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O Magazine





There are times when it’s necessary to ask oneself about the essentialism of a certain artistic language. What makes something a film, for example, and nothing more than a film; or a play and nothing more than a play; or a cartoon and nothing more than a cartoon? The solution to the question entails eliminating anything that a given way of expression inherits or mimeses from other languages: taking out of film what it has borrowed from novels or theatre and contemplating the spine of what would be untranslatable into any other format. It’s a question that should be made in a classroom: inviting the students to undress a given work until what’s left is pure bone, something that can only be there and would be inconceivable anywhere else. An example (although I might be mistaken): to me, there’s something essentially cinematographic in a gesture (or visual gag) from silent comedies that can evolve into the movement of a dancing body or a sharp and precise cut in a golden age musical, and that can later evolve into the shape of an emotion transubstantiated into a stroke set in motion by an animator. Sometimes I think I can see a straight line from Buster Keaton to Fred Astaire and to a UPA character. Or an Untranslatable Oasis of Glory, for example, in a short film starred by Wile E. Coyote and the Road Runner directed –and drawn– by Chuck Jones, in which he plays with time, amplified gestures and a precise choreography: discourse through form in motion.

Should someone ask me where do I think cartoons are more like cartoons, when have they reached a purer and less negotiable expression? I’d probably mention Georges Herriman’s Krazy Kat, a Josep Coll page, a Micharmut cartoon… or the Dot & Dash comic strips that, from February 21st, 1926, onwards, visionary pioneer Cliff Sterrett started drawing as a complement of the pages of his series Polly and Her Pals, which was also brilliant and graphically innovative in its synthesis of Art Déco, dreamlike distortion and pre-lysergic suggestion, but which never made it to the top of essentialism that his other apparently secondary and subordinate work did. Alfons Figueras compared the work of Georges Herriman and his Krazy Kat with the fragile poetics of a very delicate clown number in a dreamlike circus. Using a similar comparison, we could say that Dot & Dash is like a ghostly mime number in the two-dimension Parallel Universe of a CMYK dream. Dot and Dash were born, in the beginning, under another name and with a mixed taxonomy: they were a cat and a dog called Damon and Pythias, which expressed their bewilderment before the world in concise series of four vignettes that headed the familiar adventures of Polly and her bunch. On September 5th, 1926, the characters were re-christened as Dot and Dash, and on February 13th of the following year, the cat became a dog of identical morphology than his walking and treasure-finding colleague, although black (as black as the cat he had been until then). The universe of the characters was expanded from the first four-cartoon strips to two strips of, respectively, three (plus title) and four cartoons (with some variations on this structure every now and then).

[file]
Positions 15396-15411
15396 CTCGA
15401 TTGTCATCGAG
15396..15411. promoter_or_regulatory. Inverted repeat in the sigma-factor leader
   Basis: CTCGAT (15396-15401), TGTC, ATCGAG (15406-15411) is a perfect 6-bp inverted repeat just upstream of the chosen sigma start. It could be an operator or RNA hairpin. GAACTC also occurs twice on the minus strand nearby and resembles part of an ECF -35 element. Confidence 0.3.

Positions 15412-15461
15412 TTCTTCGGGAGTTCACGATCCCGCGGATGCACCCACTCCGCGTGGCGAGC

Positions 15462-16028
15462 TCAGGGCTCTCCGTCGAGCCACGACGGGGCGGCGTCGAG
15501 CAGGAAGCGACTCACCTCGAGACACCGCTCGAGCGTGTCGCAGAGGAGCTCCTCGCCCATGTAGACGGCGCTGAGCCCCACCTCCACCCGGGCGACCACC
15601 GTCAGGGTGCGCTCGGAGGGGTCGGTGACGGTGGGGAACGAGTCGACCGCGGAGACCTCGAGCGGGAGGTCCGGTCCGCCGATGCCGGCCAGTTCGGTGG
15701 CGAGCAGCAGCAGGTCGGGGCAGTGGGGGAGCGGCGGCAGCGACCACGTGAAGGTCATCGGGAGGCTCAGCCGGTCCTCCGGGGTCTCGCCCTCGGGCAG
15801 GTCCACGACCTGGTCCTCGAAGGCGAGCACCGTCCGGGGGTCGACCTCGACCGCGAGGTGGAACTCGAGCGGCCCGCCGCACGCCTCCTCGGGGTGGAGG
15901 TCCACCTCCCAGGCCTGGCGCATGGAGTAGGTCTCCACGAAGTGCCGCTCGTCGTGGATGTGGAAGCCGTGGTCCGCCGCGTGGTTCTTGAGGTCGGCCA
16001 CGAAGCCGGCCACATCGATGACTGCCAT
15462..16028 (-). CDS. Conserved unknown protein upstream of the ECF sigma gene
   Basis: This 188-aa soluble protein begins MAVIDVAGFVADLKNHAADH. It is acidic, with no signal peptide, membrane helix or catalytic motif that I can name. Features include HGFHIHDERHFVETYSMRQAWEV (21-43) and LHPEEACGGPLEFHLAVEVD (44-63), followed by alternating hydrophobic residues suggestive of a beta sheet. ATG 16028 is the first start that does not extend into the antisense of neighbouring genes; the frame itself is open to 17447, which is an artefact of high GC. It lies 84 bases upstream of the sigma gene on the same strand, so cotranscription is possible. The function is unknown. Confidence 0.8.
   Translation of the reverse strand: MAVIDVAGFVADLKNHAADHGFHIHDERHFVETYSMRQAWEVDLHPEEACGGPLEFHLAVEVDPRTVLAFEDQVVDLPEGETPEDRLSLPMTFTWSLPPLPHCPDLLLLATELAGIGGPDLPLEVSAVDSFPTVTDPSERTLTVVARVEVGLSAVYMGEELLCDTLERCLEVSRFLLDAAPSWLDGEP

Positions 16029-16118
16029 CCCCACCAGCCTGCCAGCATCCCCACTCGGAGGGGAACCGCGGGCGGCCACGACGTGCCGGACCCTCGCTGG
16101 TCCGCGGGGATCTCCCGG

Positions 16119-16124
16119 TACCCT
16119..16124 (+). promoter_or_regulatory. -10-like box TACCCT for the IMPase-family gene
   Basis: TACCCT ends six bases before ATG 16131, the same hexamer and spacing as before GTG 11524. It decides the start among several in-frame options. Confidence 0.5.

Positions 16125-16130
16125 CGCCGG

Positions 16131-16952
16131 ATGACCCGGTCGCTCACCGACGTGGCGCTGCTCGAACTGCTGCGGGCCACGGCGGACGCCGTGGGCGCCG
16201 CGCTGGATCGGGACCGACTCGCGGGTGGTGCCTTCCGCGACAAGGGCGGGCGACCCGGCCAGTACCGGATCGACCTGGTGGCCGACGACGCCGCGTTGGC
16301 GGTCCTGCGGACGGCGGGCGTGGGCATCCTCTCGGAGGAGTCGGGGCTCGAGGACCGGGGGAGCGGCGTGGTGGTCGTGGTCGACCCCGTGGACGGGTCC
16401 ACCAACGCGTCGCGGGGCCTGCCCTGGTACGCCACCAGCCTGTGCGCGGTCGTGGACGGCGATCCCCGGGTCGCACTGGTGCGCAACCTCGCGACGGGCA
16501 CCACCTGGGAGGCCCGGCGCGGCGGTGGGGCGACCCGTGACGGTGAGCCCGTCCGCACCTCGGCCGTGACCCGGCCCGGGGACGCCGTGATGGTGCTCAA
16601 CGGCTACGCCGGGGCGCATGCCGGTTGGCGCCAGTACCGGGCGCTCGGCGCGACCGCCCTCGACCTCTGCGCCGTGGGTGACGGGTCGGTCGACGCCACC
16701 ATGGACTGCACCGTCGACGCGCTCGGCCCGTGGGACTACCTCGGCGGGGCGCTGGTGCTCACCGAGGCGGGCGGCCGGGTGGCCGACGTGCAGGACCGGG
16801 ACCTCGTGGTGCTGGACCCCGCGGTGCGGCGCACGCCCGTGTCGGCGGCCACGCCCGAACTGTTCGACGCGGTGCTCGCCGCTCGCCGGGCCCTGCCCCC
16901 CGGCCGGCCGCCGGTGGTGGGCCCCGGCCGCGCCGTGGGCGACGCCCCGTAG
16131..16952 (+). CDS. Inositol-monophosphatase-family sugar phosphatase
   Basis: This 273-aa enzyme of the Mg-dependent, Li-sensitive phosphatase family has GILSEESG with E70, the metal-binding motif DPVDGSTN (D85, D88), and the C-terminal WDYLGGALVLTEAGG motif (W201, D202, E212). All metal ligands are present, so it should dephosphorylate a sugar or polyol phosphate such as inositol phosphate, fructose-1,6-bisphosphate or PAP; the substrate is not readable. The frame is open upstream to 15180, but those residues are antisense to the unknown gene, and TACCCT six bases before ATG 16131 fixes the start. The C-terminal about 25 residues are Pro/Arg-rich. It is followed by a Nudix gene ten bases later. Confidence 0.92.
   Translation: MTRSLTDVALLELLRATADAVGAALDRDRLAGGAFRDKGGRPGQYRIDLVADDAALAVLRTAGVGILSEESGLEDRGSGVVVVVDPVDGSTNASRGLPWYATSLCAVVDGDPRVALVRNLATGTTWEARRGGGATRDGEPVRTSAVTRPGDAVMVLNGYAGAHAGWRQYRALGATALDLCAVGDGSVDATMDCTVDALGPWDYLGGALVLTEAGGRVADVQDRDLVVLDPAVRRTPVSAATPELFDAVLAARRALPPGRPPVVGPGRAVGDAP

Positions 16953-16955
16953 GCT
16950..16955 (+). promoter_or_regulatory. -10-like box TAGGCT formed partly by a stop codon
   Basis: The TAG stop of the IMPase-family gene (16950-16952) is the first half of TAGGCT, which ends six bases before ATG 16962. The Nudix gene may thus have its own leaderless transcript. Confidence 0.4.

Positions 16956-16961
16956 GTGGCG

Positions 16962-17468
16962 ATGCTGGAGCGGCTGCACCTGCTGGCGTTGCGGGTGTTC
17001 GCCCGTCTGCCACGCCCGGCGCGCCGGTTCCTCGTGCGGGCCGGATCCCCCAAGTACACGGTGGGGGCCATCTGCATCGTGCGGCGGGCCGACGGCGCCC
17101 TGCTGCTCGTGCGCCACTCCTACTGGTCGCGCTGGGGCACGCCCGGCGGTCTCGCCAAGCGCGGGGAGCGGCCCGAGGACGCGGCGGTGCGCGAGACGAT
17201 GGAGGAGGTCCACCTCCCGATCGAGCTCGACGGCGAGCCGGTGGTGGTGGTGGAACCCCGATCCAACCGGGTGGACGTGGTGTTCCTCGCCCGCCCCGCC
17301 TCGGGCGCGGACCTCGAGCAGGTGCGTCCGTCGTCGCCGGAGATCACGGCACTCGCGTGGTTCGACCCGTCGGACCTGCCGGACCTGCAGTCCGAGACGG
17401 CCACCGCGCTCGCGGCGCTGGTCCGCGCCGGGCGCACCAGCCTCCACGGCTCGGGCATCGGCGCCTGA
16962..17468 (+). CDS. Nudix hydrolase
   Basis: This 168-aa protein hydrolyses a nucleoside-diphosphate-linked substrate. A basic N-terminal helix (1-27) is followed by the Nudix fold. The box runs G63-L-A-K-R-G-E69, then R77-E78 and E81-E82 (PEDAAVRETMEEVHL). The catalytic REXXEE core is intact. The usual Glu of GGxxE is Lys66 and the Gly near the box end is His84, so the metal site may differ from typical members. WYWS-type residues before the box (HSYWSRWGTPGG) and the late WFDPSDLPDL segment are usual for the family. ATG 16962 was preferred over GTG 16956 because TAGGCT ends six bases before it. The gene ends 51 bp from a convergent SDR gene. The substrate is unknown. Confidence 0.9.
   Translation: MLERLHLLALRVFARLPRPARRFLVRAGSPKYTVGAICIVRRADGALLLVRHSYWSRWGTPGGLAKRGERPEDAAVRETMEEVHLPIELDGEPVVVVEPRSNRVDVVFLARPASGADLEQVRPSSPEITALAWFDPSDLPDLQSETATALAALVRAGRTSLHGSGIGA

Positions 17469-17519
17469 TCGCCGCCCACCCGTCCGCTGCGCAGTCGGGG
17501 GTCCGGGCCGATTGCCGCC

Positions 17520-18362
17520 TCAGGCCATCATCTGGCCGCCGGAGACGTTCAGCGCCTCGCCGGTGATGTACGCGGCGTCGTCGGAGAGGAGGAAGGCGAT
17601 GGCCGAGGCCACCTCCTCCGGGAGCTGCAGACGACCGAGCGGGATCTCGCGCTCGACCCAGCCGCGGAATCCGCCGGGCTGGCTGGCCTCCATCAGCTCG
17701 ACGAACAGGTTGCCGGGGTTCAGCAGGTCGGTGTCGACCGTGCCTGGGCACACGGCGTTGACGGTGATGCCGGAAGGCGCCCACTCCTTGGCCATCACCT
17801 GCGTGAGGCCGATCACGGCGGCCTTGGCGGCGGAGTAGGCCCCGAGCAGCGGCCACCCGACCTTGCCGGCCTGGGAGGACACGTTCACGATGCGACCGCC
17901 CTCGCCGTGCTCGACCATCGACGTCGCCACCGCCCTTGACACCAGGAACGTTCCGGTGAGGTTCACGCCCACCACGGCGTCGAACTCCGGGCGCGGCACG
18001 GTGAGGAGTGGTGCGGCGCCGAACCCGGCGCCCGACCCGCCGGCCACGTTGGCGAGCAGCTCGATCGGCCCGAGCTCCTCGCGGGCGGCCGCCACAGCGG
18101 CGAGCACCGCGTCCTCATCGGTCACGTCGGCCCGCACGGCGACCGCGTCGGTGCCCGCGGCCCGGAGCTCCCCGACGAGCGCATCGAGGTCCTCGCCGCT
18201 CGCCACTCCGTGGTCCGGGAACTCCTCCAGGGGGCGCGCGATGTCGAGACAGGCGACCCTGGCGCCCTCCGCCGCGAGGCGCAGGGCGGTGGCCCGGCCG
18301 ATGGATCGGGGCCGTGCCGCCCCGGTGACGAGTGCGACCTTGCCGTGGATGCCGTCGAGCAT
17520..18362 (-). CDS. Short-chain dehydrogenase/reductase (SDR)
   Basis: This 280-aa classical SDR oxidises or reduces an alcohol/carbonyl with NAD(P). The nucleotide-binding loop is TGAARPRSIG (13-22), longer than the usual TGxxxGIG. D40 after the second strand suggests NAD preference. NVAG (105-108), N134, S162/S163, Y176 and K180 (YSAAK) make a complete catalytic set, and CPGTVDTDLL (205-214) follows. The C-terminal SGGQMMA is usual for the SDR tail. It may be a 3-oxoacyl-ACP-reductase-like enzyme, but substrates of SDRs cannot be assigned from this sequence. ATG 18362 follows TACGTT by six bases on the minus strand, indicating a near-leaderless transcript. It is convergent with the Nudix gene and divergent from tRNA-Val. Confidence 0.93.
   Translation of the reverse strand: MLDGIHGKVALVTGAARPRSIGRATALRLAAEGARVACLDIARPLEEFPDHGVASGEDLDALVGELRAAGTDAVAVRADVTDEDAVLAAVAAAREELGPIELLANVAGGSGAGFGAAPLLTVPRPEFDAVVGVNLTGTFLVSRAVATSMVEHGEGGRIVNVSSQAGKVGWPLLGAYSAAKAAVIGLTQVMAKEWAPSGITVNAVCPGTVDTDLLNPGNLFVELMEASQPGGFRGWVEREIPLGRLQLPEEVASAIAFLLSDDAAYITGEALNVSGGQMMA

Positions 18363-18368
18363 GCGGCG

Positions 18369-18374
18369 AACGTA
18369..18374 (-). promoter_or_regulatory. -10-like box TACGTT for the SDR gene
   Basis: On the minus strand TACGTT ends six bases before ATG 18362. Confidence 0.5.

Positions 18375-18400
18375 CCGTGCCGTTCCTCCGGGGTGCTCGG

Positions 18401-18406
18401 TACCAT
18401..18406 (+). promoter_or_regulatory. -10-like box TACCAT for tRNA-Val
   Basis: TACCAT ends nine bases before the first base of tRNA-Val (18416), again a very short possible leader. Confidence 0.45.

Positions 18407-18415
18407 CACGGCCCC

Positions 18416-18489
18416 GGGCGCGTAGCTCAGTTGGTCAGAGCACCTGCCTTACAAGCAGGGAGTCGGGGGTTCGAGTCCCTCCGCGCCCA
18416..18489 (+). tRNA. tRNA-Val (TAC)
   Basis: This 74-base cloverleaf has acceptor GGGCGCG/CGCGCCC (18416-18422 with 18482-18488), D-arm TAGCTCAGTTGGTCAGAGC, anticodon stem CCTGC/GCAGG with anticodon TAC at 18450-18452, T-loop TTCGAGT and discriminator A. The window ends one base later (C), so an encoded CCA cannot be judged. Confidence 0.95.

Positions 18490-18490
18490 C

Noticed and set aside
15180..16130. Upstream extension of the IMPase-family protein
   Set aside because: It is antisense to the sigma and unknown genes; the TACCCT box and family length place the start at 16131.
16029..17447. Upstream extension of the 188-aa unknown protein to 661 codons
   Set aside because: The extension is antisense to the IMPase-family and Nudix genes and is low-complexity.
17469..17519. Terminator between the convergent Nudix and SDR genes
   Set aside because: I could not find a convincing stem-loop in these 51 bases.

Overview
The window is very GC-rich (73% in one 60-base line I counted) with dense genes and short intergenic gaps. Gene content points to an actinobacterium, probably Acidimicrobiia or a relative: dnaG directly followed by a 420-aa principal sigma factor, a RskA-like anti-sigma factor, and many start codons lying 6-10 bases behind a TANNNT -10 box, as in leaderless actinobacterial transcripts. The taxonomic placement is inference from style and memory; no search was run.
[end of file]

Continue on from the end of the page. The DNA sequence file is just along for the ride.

In his foreword to the album published by Manuel Caldas as a homage to such synthetic characters, Domingos Isabelinho analyses in depth the density hidden behind the “Poetic of Simplicity” of the very subtle game proposed by Sterrett: “Apparently, nothing happens in Dot and Dash. There’s no dialogues, almost no action. The world of the series has almost no humans. For the two funny animals it’s at the same time a threatening and an interesting world. Dot and Dash are inexpert and, thus, the shyest and more scared creatures ever (they’re scared of their own shadow, as it’s usually said, and this can be seen a couple of times), and they experience, for their own horror and our joy, the strangest optical illusions. The most common being the ones that provoke a mistake in the identification of perceived figures. Dot and Dash feel constantly threatened by the most familiar and inoffensive of creatures (or things: a snowman, their own image reflected on a mirror, etc.). The names of the characters leave no doubt so as to the real place of the series: ‘dot’ and ‘dash’ form the letter ‘a’ in Morse code. It symbolises, in this case, both the characters’ naiveté (they’re only the beginning) and Sterrett and his characters’ playful nature (since it’s a game with the letter ‘a’)”.

The series’ comicalness is, almost always, based in a perception game: that of the characters before the enigmatic world that, instalment after instalment, they keep on discovering as though they were new-borns, but also, that of the readers before the conventions of a universe that exists only as a graphic distillation of reality and in which, for that reason, the shadow of a tree or a deep open ditch on the ground can be represented through similar signs. This Stolen Cartoon belongs to a strip published on May 27th, 1927. On it, Dot and Dash contemplate an enigma: a turtle has hidden inside its shell upon seeing the two curious and inquisitive dogs approaching. It could be the simplest image in the world. It could also be the clearest and easiest way of representing something very complex: stun –or perplexity– before a first experience with Otherness. In any case, one thing is clear: this (conveniently linked to the three cartoons that come before this image and the two that go after it) is a Pure Cartoon. And it could be nothing else.